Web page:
Your Union is driven by nothing but self-interest. ALL Public Sector Unions are nothing but a CANCER inflicted upon civilized Society.

          • Posted by NJ2AZ on February 17, 2019 at 11:53 pm

            EL G, or anyone else who is informed: has there been any progress (or even attempt) to actually segregate the assets for PFRS? I was under the impression everything was still all commingled

          • Posted by Anonymous on February 18, 2019 at 2:20 am

            The PFRS asserts are now separate and can not be used to bail out the other failing systems. And thankfully, we will not be subject to any more pension reform. Our fund is much better shape. The others not so much. Sooner or later Seeeney path to progress will pass and the pension will end for new hires. Not for the cops tho.

          • Posted by Tough Love on February 18, 2019 at 3:37 am

            The PFRS would have a funding ratio of under 50% if valued using the identical valuation assumptions & methodology required of Private Sector DB pension Plans in their valuations..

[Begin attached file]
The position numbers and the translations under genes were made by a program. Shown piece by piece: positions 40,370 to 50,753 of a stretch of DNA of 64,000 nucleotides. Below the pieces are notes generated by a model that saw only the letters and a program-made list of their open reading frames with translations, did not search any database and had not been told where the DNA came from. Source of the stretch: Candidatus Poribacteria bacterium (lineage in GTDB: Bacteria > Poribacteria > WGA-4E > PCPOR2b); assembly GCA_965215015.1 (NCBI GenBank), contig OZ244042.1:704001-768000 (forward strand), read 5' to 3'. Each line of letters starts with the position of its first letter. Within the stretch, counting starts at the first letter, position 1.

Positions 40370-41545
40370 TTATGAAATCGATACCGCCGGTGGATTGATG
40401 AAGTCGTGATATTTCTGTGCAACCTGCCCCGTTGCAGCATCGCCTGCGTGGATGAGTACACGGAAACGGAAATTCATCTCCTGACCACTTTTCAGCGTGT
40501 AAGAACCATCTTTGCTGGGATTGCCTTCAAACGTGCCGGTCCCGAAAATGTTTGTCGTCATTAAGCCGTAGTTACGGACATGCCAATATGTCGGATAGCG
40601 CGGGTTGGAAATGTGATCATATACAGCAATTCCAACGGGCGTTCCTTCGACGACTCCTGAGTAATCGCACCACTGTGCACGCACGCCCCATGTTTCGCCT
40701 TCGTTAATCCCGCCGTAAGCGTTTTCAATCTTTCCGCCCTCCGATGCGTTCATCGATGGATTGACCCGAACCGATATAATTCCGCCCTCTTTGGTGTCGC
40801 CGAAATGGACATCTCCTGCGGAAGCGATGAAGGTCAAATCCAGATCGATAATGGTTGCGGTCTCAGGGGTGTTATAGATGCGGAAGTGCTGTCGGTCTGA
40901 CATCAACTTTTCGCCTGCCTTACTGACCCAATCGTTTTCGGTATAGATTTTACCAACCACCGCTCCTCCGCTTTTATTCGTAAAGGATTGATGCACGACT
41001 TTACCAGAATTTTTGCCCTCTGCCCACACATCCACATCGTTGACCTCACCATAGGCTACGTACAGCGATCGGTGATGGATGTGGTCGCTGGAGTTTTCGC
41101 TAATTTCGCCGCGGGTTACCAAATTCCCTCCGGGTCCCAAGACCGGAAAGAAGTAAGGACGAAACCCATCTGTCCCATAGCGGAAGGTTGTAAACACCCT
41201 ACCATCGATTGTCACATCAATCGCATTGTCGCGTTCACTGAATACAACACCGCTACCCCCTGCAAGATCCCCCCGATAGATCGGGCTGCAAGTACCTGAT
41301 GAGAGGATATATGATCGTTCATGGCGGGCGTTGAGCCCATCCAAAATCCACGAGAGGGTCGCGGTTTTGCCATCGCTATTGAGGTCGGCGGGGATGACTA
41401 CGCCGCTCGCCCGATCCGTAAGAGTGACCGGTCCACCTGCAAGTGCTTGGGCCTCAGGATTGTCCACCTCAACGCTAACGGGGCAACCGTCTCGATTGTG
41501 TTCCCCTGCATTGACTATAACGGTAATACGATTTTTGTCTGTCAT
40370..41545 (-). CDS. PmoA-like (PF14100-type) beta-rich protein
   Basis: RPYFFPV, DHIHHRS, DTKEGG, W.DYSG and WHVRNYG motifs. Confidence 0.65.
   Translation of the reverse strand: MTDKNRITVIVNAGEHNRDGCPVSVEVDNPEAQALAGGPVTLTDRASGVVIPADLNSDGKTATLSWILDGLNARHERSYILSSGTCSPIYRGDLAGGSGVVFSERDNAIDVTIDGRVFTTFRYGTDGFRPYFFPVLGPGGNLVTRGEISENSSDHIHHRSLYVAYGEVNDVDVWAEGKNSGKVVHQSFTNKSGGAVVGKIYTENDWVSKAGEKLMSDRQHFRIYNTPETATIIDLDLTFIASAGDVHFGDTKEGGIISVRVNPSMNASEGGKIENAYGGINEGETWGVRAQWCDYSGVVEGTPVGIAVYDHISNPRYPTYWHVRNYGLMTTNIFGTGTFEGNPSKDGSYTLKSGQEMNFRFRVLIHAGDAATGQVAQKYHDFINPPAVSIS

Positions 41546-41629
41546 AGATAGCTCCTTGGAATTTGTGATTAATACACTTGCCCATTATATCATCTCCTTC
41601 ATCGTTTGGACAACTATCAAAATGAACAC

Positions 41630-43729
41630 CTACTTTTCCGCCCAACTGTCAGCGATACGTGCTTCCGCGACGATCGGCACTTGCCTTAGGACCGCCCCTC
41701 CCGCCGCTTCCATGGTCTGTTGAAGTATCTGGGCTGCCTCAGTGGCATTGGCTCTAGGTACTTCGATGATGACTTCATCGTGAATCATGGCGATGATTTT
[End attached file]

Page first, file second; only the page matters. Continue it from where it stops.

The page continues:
Yes. that puts it “in better shape” than NJ’s other Plans, but still in TERRIBLE shape, in fact so “bad” that it were a Private Sector Plan, it would be barred (by Treasury/IRS Regulation) from granting additional accruals.

  4. Sweeney should NOT be serving as state Senator and any elected official. He and Norcross hijack elections; use media sites and trolls to intentionally and purposely manufacture stories; personal hack emails; blogs; Facebook accounts and clone victims smart phones. All of this is criminal cyber stalking and wire fraud. Steve Sweeney is an ugly Bully. A grade school drop out; Racist and demonic. Sweeney abuses his power and
    Violates laws. God is going to take him down in the worse way. He is going straight to Hell where he belongs. He’s nothing but an uneducated, old beat down thug. We are in to you and your digital wire fraud and that’s gonna out you away for life bitch. Those indictments in Philly run deep Sweeney. You’re next